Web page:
Investing in aluminium packaging sorting and recycling pays off
A recent study by HTP performed for the Packaging Group of European Aluminium clearly demonstrates that it really pays off to invest in aluminium packaging sorting and recycling.
Both Andy Doran, chairman of the Packaging Group and Michael Langen of HTP, a leading German consultancy on waste management, stated that by using a second Eddy Current Separator for the aluminium fraction in a Material Recovery Facility (MRF) or sorting station for lightweight packaging, 30% more aluminium can be sorted, up to a level of 89%. With the installation of an additional induction sensor sorter or a robot sorter, another 4-6% aluminium containing packaging can be easily sorted for recycling. And the depreciation time for such investments stays within a reasonable period of 3 to 4 years. Presentations from two European leading companies in advanced sorting technologies Steinert and Tomra also demonstrated that these innovative sorting tools make a real difference.
Mattia Pellegrini, Head of the Waste Unit of EU Commission DG Environment mentioned that ‘’The new European Circular Economy Action Plan mandates the EU to work on an integrated approach to packaging, including the circulation of all packaging we use, keeping it in the economy and out of the environment’’.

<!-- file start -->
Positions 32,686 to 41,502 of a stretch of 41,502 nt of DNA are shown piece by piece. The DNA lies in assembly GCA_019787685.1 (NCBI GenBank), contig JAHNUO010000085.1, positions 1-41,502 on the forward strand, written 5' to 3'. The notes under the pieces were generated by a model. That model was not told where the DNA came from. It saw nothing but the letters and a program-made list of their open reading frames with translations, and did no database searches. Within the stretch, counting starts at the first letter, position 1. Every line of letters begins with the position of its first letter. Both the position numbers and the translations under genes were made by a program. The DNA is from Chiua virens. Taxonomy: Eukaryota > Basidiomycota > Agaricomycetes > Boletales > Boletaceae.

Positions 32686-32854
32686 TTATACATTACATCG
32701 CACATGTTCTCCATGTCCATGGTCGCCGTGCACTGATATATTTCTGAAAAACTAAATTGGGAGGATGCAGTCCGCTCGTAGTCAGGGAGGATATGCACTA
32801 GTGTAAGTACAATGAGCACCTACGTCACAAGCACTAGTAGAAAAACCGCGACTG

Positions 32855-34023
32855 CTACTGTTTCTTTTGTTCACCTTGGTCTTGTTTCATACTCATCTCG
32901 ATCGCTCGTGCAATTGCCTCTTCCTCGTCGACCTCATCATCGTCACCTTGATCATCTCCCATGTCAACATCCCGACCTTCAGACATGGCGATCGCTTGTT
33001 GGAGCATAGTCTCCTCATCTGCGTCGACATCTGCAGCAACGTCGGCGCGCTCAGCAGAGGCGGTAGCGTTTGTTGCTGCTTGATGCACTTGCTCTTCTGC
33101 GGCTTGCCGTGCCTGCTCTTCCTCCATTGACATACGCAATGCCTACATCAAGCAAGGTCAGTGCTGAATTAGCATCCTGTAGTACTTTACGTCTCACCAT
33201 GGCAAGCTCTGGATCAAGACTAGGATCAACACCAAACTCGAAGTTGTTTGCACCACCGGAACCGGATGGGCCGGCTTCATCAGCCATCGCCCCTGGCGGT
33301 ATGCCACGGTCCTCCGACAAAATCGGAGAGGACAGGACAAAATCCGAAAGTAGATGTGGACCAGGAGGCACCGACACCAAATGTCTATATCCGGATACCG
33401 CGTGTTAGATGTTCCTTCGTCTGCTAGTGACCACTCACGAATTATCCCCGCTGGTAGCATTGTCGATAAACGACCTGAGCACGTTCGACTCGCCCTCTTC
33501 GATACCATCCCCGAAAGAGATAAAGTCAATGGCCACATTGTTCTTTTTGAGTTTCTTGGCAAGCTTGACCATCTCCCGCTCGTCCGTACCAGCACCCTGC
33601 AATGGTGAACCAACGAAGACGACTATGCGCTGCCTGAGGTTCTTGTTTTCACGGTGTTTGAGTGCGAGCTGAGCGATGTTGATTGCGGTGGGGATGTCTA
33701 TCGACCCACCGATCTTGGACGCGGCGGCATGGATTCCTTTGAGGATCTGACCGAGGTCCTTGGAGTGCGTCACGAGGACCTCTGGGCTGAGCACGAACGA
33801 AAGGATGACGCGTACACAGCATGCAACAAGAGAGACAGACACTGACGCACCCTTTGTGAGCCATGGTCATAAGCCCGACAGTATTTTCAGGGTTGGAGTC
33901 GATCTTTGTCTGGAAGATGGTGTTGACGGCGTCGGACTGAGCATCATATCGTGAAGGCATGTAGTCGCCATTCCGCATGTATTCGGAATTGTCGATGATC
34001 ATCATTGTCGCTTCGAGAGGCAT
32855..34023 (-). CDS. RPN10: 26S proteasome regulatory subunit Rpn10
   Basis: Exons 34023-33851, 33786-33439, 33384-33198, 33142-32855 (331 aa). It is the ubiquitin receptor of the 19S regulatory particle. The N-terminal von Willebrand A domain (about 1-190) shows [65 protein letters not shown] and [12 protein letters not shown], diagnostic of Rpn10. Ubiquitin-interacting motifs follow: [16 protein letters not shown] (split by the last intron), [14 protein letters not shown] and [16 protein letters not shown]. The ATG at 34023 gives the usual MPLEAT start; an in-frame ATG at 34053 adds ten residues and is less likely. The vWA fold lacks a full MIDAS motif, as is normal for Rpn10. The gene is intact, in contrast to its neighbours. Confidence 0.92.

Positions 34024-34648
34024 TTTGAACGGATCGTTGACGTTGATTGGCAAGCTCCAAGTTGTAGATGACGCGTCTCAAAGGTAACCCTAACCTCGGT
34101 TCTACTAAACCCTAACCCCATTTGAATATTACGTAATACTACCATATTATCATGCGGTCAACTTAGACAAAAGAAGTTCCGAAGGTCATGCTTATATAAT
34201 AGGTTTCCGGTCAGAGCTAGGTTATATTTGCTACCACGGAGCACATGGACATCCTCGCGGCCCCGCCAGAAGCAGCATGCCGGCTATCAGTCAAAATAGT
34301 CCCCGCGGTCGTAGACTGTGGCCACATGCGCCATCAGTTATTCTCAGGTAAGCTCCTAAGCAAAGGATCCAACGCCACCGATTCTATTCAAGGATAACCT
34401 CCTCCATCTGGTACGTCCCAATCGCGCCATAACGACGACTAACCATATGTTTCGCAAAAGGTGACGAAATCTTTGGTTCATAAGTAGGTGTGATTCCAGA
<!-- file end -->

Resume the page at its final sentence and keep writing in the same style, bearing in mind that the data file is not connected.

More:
Member of the European Parliament Maria Spyraki added: “The COVID-19 crisis makes the circular economy more relevant than ever. Raw materials are not inexhaustible. Repairability, recyclability, reusability and remanufacturing are the main opportunities in resilience!”
“We call upon local authorities and waste management companies to make the necessary investments in order to be prepared for the new European recycling targets for packaging and a separate target for used aluminium packaging. On top, we are asking for a European harmonisation of the national waste collection level, while taking into account regional differences and respecting clear sorting instructions for the citizens”, concluded Andy Doran.